So only subsoil habitation is possible and than at great depth. In order to construct a habitat suitable to sustain multiple generations we need to excavate about the size of the current habited surface of earth which including the surface needed for agriculture (based on 2018 population) Earth has a land surface of 149 million km².
Which needs to be heated since the planet is at <250 kelvin. It also needs to have daylight lighting, earth like atmosphere and pressure. The energy needed to just begin to excavate a small colony, heat it, pressurize it and give it earth like atmosphere is beyond calculation. And how does one obtain this energy? Solar panels won’t work since the sun is to distant, windmills won’t work due to the low density of the atmosphere.
Only one energy source would be direct matter to energy conversion as in nuclear fission and/or fusion. But it would have to be a really huge reactor, or field of reactors to generate this energy. But how do you build that on Mars? How do you build the infrastructure? For that you need energy you don’t have yet.
In other words, to have a real self sustaining colony on Mars which won’t cause inbreeding within one generation you need to deplete all resources on Earth, send them to Mars, invent robots that will reliably prefabricate the living quarters and other infrastructure. After the decennia it takes to do that send at least 100.000 of humans of diverse populations to Mars and hope they won’t kill each other on the trip and the cosmic radiation doesn’t cause a significant mutation.
In conclusion the ‘visionary’ which proposes making Mars an alternative for Earth suffers from an overly active imagination and sincere lack of factual knowledge/comprehension thereof
Due to the significant drop in nuclear power consumption, Germany has been unable to reduce fossil fuel consumption as much as previously hoped. This shortfall is especially the case with natural gas, which has been a central cause for concern given the political leverage held by massive Russian exports to Germany, and to the European Union more broadly. On this issue, progress has been limited, and seems to be getting worse.
As the table below demonstrates, Russian natural gas exports to Germany are only increasing, and show no signs of abatement, mirroring anecdotal reports and the steady progression of the Nord Stream 2 pipeline.
Total imports, including those from Russia (except a 2011-2012 decrease due to supply diversions resulting from extreme cold weather), have increased while both domestic production and consumption have decreased.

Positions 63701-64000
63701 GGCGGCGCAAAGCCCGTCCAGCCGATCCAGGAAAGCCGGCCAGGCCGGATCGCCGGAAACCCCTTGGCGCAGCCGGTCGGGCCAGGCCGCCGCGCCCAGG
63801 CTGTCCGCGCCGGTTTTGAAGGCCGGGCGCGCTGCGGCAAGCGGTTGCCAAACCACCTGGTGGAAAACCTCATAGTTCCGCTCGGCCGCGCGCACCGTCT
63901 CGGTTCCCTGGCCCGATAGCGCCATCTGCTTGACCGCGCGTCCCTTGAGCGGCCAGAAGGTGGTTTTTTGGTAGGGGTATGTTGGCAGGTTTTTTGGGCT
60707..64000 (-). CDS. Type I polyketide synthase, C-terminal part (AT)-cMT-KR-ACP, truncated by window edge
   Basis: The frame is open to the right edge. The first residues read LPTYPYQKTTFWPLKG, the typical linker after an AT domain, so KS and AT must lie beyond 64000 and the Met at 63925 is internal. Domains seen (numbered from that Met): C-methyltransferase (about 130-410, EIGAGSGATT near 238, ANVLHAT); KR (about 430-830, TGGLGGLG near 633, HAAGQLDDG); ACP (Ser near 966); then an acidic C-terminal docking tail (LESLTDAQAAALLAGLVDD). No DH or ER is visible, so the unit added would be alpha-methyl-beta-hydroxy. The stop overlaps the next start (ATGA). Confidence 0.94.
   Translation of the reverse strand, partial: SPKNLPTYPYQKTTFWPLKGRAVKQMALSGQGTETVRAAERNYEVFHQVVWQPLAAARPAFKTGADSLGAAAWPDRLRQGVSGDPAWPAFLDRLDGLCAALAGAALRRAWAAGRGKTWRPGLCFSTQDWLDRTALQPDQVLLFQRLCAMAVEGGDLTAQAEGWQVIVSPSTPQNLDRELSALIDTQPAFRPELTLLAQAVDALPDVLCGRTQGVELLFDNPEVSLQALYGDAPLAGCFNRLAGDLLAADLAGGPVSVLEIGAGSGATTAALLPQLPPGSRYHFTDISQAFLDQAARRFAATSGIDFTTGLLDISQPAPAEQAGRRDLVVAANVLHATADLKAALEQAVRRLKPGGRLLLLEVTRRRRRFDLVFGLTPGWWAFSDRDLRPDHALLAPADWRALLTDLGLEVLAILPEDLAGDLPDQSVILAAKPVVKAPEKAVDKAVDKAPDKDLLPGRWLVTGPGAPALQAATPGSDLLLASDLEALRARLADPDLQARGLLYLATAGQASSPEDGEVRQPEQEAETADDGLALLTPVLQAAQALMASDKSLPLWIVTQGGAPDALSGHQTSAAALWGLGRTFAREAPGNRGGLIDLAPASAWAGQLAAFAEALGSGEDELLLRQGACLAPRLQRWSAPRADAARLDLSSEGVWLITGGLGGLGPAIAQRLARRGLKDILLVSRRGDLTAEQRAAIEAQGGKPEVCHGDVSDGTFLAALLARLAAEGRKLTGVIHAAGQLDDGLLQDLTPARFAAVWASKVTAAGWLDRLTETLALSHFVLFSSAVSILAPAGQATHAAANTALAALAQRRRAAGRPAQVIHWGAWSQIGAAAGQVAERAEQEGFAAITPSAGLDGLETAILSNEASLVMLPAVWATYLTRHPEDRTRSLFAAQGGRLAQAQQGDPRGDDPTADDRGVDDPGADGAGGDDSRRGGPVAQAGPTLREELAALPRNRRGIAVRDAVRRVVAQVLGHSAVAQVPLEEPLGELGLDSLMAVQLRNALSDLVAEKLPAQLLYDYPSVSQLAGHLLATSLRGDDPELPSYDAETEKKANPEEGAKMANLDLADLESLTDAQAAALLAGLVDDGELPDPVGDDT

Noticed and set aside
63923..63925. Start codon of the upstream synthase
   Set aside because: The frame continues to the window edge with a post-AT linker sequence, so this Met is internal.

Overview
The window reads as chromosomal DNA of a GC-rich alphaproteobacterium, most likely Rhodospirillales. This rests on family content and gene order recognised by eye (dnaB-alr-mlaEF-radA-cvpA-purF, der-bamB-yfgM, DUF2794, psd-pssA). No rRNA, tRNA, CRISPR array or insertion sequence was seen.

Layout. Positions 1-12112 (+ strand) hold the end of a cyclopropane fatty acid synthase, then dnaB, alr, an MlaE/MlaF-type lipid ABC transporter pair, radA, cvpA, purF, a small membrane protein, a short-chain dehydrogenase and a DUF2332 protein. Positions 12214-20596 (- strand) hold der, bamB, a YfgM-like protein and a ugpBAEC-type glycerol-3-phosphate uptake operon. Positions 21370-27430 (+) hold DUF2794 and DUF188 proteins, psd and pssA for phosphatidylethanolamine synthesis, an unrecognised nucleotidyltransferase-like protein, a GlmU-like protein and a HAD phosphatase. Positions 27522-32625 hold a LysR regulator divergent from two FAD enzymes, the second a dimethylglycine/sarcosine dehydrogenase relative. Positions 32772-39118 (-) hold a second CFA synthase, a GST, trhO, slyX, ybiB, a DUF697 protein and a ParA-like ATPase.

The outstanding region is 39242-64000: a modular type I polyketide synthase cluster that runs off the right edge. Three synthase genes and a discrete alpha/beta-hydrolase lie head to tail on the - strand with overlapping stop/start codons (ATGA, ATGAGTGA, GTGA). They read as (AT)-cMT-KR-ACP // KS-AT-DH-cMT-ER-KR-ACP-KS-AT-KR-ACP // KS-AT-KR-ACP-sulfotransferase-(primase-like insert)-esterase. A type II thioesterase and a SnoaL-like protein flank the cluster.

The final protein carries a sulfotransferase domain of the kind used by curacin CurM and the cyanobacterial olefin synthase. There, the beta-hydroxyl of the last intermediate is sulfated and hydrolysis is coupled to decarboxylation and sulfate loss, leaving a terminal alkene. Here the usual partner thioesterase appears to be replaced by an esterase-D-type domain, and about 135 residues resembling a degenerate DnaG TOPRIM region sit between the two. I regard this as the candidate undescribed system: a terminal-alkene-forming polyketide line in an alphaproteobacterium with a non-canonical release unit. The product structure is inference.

In 2016, Germany sourced over 46 percent of its natural gas imports from Russia, up from 40 percent in 2006. The other two key suppliers, Norway, and the Netherlands, both maintained relatively stable exports over the period examined.
In short, Germany’s Energiewende is big failure. Having spent 100s of billions of euros on ‘alternative energy production’ the only result is that the consumer end price for electricity risen to amongst the highest in Europe ( What German households pay for power ) whilst dependence on fossil fuels has augmented.
Worst still, due to the unpredictability of their alternative energy Germany has been forced to pay other nations to please pretty please take their surplus energy of their hands to prevent their infrastructure glowing red from overproduction whilst at the same time having to pay spot prices to import energy those nights the sun doesn’t shine, those cloudy days it also doesn’t do much, those days the wind doesn’t blow or those days it doesn’t blow at all or to strong.
Inevitable conclusion: their endlösung for energy production doesn’t work in real life.
The research, led by University of California neurologist Claudia Kawas, tracked 1,700 nonagenarians enrolled in the 90+ Study that began in 2003 to explore impacts of daily habits on longevity.
Researchers discovered that subjects who drank about two glasses of beer or wine a day were 18% less likely to experience a premature death, the Independent reports.
Meanwhile, participants who exercised 15 to 45 minutes a day, cut the same risk by 11%.
“I have no explanation for it, but I do firmly believe that modest drinking improves longevity,” Kawas stated over the weekend at the American Association for the Advancement of Science annual conference in Austin, Texas.
Other factors were found to boost longevity, including weight. Participants who were slightly overweight — but not obese — cut their odds of an early death by 3%.